1. If married, your spouse is onboard with the changes (and you’ve both prayed about it).

2. All of the church leadership is made aware of the new roles you’re playing so that there is not confusion or accusation of overstepping bounds.

3.Your job description is updated to reflect these new expectations.

4. Your compensation is changed or  it is recognized that it will be reviewed at such-and-such time in the near future. -OR- someone is hired in youth ministry to replace the hours you’ll be giving up (because after all, they did hire you to work with the youth).

5. Parents, adult leaders and students are invited into the communication and celebration regarding these changes (otherwise the only thing they see is that you’re paying more attention to other ministries, and neglecting student ministry).

If all of these (and probably a few others) don’t happen, it is best for you to keep your focus on what you were hired to do!

Grace,
Brian

3 Phrases I Disagree With (Sort Of)

My latest post at the Dare 2 Share blog may have you wondering if I’ve lost my senses… I make the argument that I really don’t like these three phrases:

  • “Make sure you invite your friends to youth group.”
  • “Sign up for the mission trip!”
  • “You want to get saved?”

I have a lot of fun writing for Dare 2 Share and I can see already that this latest post has gotten some good action! Check it out here!

Grace,
Brian

You Want Me To Talk About My Faith? Seriously?

Ask a teen about her favorite movie and you may be caught listening for a few minutes.

Ask a young man about the best video game out there and he’ll talk up a storm.

A teen athlete may go on and on about his last game.

But ask a Christian teen about his/her relationship with Christ and you may get a blank stare.

“You want me to share about my faith?”

Yes, it can be intimidating, but it’s mainly intimidating because we just aren’t practicing it.

In my most recent post for Dare 2 Share, I answer a basic question via video, “How can I bring up my relationship with Jesus to my friends?”

Check out the full post here or watch the video below.

Grace,

Brian

 

Summer & Fall 2013, Speaking Needs?

I got a late start on my spring cleaning, but who can blame me, the spring was jam-packed with all things BUSY! Mission51 Retreats, consulting and speaking at a couple conventions/conferences.  But the cleaning did begin!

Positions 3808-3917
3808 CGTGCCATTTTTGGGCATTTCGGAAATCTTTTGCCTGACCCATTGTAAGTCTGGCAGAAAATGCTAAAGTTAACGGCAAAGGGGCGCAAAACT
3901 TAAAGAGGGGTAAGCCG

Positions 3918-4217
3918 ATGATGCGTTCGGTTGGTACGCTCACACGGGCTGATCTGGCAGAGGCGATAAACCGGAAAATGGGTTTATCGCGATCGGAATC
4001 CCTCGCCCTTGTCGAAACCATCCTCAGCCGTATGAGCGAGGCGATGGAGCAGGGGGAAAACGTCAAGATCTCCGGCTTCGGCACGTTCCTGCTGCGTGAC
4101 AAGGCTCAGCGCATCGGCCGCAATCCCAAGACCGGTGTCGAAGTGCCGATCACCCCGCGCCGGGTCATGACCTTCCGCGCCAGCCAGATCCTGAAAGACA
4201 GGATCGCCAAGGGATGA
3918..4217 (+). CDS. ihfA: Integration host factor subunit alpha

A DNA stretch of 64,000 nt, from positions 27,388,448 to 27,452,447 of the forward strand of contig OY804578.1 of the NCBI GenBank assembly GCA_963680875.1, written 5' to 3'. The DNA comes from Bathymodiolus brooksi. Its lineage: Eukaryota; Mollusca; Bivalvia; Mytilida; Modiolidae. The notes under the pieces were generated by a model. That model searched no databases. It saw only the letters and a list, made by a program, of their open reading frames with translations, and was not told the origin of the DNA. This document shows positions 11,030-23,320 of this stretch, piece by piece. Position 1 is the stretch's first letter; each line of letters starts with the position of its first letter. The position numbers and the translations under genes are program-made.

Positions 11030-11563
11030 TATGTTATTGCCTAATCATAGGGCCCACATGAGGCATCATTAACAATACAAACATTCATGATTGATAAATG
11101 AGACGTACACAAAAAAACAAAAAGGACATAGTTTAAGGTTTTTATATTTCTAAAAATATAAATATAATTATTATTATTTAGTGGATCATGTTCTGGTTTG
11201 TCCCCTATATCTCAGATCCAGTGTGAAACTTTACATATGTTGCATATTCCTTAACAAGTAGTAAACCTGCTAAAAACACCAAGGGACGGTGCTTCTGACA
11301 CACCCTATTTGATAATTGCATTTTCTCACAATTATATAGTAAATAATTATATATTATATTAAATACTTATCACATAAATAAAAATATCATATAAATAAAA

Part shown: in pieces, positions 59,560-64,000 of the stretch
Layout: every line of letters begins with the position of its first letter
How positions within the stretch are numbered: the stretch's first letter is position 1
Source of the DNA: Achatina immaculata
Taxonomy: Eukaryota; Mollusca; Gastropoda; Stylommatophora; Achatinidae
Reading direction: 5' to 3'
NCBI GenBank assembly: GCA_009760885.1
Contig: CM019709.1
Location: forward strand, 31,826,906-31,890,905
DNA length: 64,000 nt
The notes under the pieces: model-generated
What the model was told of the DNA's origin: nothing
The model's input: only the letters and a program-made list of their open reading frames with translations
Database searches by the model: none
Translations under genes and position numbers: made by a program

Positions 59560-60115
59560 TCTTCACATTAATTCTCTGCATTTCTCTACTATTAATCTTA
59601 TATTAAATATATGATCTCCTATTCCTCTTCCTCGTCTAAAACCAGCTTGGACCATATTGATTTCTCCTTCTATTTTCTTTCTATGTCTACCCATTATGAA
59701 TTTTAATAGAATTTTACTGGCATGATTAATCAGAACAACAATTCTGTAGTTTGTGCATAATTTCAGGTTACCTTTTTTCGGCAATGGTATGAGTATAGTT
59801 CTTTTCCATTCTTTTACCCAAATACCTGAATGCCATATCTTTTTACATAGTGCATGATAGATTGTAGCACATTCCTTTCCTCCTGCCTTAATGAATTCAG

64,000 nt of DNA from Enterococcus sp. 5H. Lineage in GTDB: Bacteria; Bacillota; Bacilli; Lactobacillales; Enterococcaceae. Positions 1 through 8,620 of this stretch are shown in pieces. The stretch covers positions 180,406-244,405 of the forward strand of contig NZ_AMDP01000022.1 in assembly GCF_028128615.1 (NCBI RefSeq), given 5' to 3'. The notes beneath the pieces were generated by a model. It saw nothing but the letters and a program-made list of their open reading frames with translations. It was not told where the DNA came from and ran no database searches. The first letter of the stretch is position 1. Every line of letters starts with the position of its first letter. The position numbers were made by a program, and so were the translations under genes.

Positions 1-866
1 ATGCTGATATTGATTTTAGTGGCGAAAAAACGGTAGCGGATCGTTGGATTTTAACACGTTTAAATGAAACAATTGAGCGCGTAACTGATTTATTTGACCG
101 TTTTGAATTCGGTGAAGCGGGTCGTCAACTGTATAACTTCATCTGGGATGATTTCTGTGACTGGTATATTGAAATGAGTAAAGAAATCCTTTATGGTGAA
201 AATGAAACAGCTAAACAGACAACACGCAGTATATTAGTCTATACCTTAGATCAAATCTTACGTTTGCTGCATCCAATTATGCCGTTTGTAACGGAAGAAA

The fish was THIS big! My stories are NEVER exaggerated!

The fish was THIS big! My stories are NEVER exaggerated!

I would love to head into the summer with most of the little clean-up projects taken care of so that I can get rolling with some larger Youthmark projects (a few big writing projects). I’m pumped about this summer, time with family, time for writing, but yet my schedule is fairly open, perhaps a little too open? If you have summer or fall speaking opportunities, I’d love to fill in some gaps for you…

I just updated my speaking page, you can link to it above or right here. Maybe your church or org should be added to that list? Don’t hesitate to contact me (just give a few details of what you’re looking for and when)!

My car is clean, the garage is next! Blessings on your late spring!

Grace,
Brian

 

 

The Opposite of Closed

Do you like to be challenged? Are you one who wants open dialog? Maybe you’re even one who fears change, but embraces the fact that we must?

Or are you closed?

closed 

/klōzd/

Adjective

Not open.

Synonyms

shut – close

I understand the reality, in the youth ministry world, I’m pretty old. Somewhere around the age of 28 I was seen as a veteran in youth ministry. By 35 some probably saw me as one riding off into the sunset. Funny thing is, at 40, I don’t feel old and certainly don’t think I act old (hopefully some may consider me mature, but not “old.”). I’m still passionate and energized by all things Student Ministry!

One reason I believe I am not “old” is that I believe I am “open.” I love collaborative! Though I have convictions I welcome discussion. I have ideas, but live in the reality that mine might not be best. I understand that I can hold to my theological beliefs yet change my methodology. I’m open.

I hope you’re open too!

Snap from 2012 Open Seattle

Snap from 2012 Open Seattle

This fall I am honored to once again be a part of fantastic event for others in the student ministry filed. The Youth Cartel’s Open Seattle will take place on Saturday, October 26, 2013. I hope you’ll put it on your radar now! This one day event could prove to provide months worth of team discussions (especially if you strategically bring your volunteers).

Here’s the kicker… your voice is needed! Not only is your voice needed in each of the sessions (the last 10 minutes of each 40 minute session is set aside for real conversation/collaboration), but Open Seattle  is right now looking for presenters as well! You can submit your session ideas here.

Open presents a great mix of local, national and even international voices. But I LOVE that they favor the local voice (they want the majority of presenters to be from the northwest)! So, submit those ideas now. Risk a little! Be open!

I believe the youthmin world is shifting, you may be viewing it from a completely different angle, but it’s an angle I/we need to hear about, please bring your voice to the table.